Latest glance at the National Weather Service National Hurricane Center (NHC) site shows that as of this morning there are now two active major hurricanes in the Atlantic basin.
Catastrophe modeling firm Risk Management Solutions (RMS) points out that the last time there were two hurricanes of category four strength or greater, active on the same day, was on this very day (September 15) in 1999 when Floyd and Gert were both category four hurricanes.
While both hurricanes right now remain far from the U.S. East coast, the NHCÃ¢â‚¬â„¢s five-day forecast has Hurricane Igor heading for Bermuda.
Over at Wunderblog, Dr. Jeff Masters tallies up the seasonÃ¢â‚¬â„¢s numbers thus far:
The intensification of Julia into a hurricane brings our activity tally for the 2010 Atlantic hurricane season to 10 named storms, 5 hurricanes, and 3 intense hurricanes. An average season has 10 named storms, 6 hurricanes, and 2 intense hurricanes, so weÃ¢â‚¬â„¢ve already had a full seasonÃ¢â‚¬â„¢s worth of activity, with about 45% of the season still to come.”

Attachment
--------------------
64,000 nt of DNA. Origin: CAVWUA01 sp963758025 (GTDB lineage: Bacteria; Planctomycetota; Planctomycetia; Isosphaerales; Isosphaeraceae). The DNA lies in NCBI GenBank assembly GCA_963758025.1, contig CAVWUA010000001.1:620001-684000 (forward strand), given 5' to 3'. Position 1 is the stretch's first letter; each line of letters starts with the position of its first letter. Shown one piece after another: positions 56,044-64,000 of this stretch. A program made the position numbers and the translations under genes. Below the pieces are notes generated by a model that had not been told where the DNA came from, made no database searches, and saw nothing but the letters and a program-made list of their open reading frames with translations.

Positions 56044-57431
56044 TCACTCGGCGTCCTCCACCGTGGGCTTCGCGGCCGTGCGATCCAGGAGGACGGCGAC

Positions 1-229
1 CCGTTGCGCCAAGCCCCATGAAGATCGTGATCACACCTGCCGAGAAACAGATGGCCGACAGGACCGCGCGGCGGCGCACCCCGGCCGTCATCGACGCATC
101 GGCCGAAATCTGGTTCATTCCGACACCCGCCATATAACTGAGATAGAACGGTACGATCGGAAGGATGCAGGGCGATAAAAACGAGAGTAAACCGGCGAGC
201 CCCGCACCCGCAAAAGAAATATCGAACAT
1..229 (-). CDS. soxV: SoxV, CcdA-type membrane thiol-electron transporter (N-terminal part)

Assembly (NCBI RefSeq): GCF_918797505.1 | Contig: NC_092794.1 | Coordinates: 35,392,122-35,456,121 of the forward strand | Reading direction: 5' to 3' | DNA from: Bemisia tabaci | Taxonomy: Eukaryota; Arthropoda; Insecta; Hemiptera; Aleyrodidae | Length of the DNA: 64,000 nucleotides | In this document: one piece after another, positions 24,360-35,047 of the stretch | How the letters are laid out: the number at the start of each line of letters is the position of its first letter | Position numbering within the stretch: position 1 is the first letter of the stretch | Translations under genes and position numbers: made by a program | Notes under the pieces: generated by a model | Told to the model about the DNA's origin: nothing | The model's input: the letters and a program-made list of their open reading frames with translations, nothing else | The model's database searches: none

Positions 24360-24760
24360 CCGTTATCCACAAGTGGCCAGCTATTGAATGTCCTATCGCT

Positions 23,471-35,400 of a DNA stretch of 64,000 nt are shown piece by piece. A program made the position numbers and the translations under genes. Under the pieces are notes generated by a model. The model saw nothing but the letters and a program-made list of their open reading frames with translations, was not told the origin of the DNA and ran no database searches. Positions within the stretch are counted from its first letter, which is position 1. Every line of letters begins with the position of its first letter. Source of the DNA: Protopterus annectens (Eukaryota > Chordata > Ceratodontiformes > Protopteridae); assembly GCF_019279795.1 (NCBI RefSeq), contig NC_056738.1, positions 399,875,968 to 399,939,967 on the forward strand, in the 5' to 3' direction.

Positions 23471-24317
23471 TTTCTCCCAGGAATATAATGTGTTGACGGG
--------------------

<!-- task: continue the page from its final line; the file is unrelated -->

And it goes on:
Make that 11 named storms. Tropical Storm Karl Ã¢â‚¬“ the 11th tropical storm of the 2010 Atlantic hurricane season has since formed over the northwestern Caribbean Sea.
Check out I.I.I. facts and stats on hurricanes.